Jul 07, 2014 / Running
5 Things I Learned Running In The Heat
I was feeling pretty good after running the Peachtree Road Race 2 days ago and being pleasantly surprised at how much easier it was than I remembered. All my training for the marathon was paying off and the race I remembered exhausting me as a child felt like a nice relaxing jog.
So I guess I got a little cocky and thought my weekly long run would be a piece of cake. Twelve miles was on the schedule for today with only one day’s rest after running 6.2 on the 4th. Usually I try and knock out the long runs in the morning when it’s cool but I pride myself on enjoying the challenge of the summer heat in Georgia and the high was only 86.
I had drank plenty of water throughout the morning while helping out at church and decided to get the run knocked out mid afternoon. I was tired but just wanted to get this done.
About 3:00 I packed up a Chewy bar and a bottle of Gatorade and started at my favorite spot where I can run in multiple directions and circle back for refueling. The first three or four miles went by quick and I was ready to knock out the last two thirds of my race and get back to enjoying my weekend.
Even though I’ve run on much hotter days this was my longest run in these conditions and there was very little shade on the last half of my route. By the time I got to mile six and seven I was dreaming of ice water but knew I wouldn’t circle back to my starting point until after the nine mile mark. I also realized that during my runs I crave water more than Gatorade so I made a mental note for next time.
Nine miles in I knew I had a tough out and back ahead of me. No shade, along a busy road, with some rolling hills. It took everything in me not to stop as I blasted my music and just focused on getting to the point where I could turn around and run for home. I love making the turn and telling myself; “The pain is over as soon as you get back and the fastest way for it to be over is to keep running.”
I had about a 9:15-9:20 pace going until mile 11 which I clocked at 10:29 but once I made the turn for home I finished my last mile at 9:23. I guess I hit a wall of sorts, which definitely feels like it’s insurmountable in the moment.
During the last two to three miles I felt the worst I’ve ever felt running. I was hot but not just a steamy Georgia sweaty kind of hot, I think I actually stopped sweating. My body just felt hot. My hat felt like it was trapping in all the heat.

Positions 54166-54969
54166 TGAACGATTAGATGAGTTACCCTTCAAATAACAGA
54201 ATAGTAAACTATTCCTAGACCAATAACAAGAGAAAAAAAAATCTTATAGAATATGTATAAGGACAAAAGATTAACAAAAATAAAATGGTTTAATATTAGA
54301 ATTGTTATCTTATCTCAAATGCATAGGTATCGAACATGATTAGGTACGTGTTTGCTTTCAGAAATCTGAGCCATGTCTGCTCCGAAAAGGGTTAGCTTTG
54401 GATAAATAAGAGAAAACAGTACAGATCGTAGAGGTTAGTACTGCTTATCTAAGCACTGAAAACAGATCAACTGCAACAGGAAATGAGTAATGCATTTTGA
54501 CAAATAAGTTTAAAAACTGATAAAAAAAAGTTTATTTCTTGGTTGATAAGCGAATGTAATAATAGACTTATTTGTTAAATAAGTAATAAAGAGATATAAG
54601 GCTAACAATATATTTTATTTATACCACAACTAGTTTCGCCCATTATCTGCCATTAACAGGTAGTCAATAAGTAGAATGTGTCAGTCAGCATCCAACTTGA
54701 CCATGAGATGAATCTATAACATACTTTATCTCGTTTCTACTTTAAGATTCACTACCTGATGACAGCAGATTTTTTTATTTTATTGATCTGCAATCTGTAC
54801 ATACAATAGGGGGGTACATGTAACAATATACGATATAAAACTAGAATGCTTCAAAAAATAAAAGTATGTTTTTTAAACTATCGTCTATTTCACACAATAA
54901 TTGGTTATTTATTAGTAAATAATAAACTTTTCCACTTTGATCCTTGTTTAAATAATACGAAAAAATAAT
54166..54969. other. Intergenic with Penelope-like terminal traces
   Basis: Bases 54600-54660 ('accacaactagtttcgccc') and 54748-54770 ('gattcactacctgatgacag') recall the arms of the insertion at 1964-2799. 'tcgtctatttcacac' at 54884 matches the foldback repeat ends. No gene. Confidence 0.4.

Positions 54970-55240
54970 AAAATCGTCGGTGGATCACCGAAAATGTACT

Immediately when I finished my legs locked up and I couldn’t move. All I wanted was water and all I had to do was cross the street to a gas station but this felt like a monumental task. It took me about 10 minutes just to get there as I kept feeling like I was going to black out or get sick.
Once I got some water in me and hobbled to my car and drove home I thought I’d feel much better. After about 30 minutes laying on the floor I tried to shower and crash on the couch but then the nausea and headache set in and I was freezing! It only took about four hours of being bundled up on the couch until I finally was able to eat and drink without feeling sick.
After looking it up I probably suffered from heat exhaustion today. I always thought this was just a fancy name for being tired out from being in the sun but today I saw firsthand the effects it has on you and I learned some lessons that I hope will benefit me in future training.
5 Things I Learned Running In The Heat
- Don’t plan a long run for the heat of the day. This isn’t the time to be superman – respect the heat and be cautious at peak times of day.
- Bring water on the long runs. I know it’s important to drink more than water but always make sure water is available.
- If you’re hot and it’s not sweating it’s probably not a good sign to keep pushing through.
- Run the long runs with partner for safety, or make sure people know where you are and when you’ll be done. I was pretty close to needing some assistance and feel fortunate I learned the easy way.
- Find good sources of fuel during your run. My hat was covered in white salt from sweat after the run. With everything your body sweats out make sure you’re replenishing it as you go on the long runs.